Things getting tricky with your teens?

Teenagers are at a complicated stage in their mental and emotional development and you may be finding that the enforced proximity of the current situation is making things a bit tense (or simply more frazzled than normal). Below is some advice from a ex-secondary teacher with a lot of experience of angsty teens and training in conflict resolution.

Try to talk to your teens about your own worries and how you are coping. You can be a role model for how to cope emotionally. Remember that anger is known as a ‘masking emotion’ - it’s usually covering over hurt, need and fear.


It can be good to set up quite a formal meeting to get some of the underlying emotions expressed. To do this say really explicitly ‘Things seem difficult between us at the moment. We need a bit of a re-set. Could we sit down and have an honest conversation about how we’re feeling, what we think could be better and what we could each contribute to make things better?’ Set some formal ground rules:

  1. Stick to ‘I feel...’ statements rather than blaming others.

  2. Each person gets 3 minutes to talk while the others listen.

  3. During the 3 mins you will ask the speaker to pause occasionally to make sure you have understood - this means that the you simply repeat back what you have heard (without responding or commenting).

  4. If things start to get heated, everyone will take a 10 min time out to calm down.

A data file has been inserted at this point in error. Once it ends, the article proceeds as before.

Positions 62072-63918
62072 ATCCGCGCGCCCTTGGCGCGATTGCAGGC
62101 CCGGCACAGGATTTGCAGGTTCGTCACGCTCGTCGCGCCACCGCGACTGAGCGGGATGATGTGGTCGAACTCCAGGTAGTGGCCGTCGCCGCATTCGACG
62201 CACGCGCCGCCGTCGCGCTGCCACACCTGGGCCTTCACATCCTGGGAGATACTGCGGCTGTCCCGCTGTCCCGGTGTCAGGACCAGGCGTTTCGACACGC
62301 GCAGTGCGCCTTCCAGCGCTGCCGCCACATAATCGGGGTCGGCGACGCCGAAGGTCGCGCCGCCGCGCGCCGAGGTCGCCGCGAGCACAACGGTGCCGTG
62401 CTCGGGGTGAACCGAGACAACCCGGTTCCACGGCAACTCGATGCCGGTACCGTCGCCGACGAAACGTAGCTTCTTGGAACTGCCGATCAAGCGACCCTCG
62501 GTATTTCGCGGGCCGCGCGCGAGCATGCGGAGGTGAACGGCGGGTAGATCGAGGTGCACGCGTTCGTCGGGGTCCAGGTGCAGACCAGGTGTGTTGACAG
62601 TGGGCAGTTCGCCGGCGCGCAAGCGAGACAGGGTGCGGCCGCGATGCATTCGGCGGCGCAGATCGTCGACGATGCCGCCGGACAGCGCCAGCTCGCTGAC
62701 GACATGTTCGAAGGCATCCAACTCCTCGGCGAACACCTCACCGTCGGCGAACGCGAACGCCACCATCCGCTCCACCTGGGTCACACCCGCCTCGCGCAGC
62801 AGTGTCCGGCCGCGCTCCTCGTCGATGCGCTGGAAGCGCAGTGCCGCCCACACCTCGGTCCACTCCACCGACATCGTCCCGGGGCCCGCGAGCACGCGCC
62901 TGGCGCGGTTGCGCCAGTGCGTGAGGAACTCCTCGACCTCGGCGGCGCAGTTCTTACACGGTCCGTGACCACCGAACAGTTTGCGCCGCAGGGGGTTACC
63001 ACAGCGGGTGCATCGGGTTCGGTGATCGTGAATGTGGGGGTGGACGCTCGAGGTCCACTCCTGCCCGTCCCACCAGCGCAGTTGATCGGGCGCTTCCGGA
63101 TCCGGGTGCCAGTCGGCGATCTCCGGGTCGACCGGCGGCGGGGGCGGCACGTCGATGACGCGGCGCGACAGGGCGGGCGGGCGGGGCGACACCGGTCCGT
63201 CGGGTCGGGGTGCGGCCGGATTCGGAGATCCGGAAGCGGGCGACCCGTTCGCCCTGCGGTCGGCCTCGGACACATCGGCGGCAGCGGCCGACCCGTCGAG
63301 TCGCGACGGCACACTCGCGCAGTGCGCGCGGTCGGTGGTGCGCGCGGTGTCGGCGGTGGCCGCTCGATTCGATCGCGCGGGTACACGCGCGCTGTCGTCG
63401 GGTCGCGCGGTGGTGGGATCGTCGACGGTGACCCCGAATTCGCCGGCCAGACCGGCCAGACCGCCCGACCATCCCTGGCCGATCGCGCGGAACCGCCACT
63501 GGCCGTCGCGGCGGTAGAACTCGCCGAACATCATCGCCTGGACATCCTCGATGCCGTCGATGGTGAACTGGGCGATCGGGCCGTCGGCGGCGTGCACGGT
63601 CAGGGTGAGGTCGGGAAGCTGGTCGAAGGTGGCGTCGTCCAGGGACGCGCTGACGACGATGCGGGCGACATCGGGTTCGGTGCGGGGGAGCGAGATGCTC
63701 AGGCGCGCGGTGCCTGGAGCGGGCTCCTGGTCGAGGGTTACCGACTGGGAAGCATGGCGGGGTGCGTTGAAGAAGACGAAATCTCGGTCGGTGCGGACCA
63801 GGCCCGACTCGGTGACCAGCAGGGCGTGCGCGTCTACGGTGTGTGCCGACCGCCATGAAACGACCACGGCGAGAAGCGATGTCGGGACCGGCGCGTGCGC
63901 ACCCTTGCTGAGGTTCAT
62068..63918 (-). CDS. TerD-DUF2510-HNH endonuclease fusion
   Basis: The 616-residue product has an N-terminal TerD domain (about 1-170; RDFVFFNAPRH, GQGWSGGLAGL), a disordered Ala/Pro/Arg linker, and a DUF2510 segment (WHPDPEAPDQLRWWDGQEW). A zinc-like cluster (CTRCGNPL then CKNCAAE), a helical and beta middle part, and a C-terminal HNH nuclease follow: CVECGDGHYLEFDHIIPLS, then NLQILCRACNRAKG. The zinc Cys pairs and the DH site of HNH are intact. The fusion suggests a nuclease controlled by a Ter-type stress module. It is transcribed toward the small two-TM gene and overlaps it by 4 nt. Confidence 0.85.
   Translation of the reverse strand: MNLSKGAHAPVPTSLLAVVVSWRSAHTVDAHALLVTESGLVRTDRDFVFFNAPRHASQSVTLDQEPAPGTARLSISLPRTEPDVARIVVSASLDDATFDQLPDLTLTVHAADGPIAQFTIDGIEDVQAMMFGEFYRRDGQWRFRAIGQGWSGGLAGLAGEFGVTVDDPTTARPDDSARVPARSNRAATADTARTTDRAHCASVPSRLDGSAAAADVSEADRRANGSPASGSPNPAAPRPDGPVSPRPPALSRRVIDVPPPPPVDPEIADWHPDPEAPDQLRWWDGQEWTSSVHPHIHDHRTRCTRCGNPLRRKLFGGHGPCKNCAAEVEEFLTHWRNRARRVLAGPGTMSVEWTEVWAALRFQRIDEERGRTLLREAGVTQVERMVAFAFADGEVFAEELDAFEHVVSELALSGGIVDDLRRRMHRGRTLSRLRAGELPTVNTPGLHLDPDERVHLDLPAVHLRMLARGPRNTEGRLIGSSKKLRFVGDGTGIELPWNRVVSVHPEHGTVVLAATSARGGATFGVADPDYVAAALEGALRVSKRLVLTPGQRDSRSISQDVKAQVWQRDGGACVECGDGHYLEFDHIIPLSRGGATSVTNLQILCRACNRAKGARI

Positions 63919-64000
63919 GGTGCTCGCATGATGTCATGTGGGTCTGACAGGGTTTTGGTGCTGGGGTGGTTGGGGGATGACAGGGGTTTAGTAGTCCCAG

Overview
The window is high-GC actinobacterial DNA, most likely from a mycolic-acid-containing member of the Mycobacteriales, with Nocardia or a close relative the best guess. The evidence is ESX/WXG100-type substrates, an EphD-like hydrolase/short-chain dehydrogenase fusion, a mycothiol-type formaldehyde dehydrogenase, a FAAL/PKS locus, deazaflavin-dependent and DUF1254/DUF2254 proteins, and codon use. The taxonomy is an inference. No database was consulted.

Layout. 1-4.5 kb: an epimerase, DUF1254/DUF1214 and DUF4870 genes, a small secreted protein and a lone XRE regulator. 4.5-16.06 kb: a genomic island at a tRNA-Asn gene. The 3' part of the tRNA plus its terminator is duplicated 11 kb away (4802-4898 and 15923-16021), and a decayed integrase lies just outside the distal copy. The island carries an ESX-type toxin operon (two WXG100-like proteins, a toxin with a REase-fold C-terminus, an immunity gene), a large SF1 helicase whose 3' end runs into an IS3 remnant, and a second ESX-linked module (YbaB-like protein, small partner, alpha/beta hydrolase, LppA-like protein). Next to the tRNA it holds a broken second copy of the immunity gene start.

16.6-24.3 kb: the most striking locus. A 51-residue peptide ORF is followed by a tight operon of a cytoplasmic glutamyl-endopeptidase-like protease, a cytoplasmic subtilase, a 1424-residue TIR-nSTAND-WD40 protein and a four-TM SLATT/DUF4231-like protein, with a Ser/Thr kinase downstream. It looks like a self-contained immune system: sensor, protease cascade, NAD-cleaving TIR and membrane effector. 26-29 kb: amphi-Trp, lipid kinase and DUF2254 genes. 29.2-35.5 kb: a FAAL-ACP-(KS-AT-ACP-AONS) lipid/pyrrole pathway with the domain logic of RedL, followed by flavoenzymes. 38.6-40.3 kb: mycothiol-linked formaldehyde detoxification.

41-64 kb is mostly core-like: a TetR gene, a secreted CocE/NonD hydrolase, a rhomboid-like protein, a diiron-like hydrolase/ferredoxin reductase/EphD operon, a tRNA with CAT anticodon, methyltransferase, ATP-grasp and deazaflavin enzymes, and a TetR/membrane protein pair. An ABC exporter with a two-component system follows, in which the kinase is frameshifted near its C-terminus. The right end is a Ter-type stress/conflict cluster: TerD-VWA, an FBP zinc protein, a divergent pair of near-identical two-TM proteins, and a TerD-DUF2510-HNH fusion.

Let them go first. Don’t comment or respond - just repeat back and let them clarify or correct you if they think you haven’t understood. Let them know that you are going to think about what they have said but that you will need a bit of time to reflect on it. This models for everyone that is best not to respond in the heat of the moment.


When it’s your turn, express your own hurt, need, fear rather than anger. Don’t be afraid to show that you are upset (but try to keep it under control - parents being out of control is scary. Take a time out if you need it). Talk about some of your own coping strategies. Express your love and trust.


You may need to do this kind of thing a couple of times (or even regularly) but it should help to shift the dynamic. It's a good idea to ask them for a plan. I would say something like ‘I understand that you have ideas about how to organise your time. Could we make a plan together to see if we can make that work? I love you so much and you know I want the best for you and that includes wanting you to be safe, healthy and to keep up with your education. I can’t let any of that slide - it’s too important. I’m going to give you some time to think about it and make a plan and then we’ll discuss it together. Try to think about each of those areas - safety, health and education.’  I’d then make a time for the discussion to give them a chance to think things through. Speak to each of them separately and make a written plan which, when agreed, they sign. Try to think through with them ‘which bits are going to be harder? How can I support you? What can we put in place to help with that?’ Agree a trial period after which you will review the plan and change it if necessary. Show them that you trust them.


In scary times is important for them to feel that they have some control. But equally you can be strong about still being the parent. I would recommend a book called 'How to Talk so Teens will Listen & Listen so Teens will Talk'

by Adele Faber. Good luck!

 

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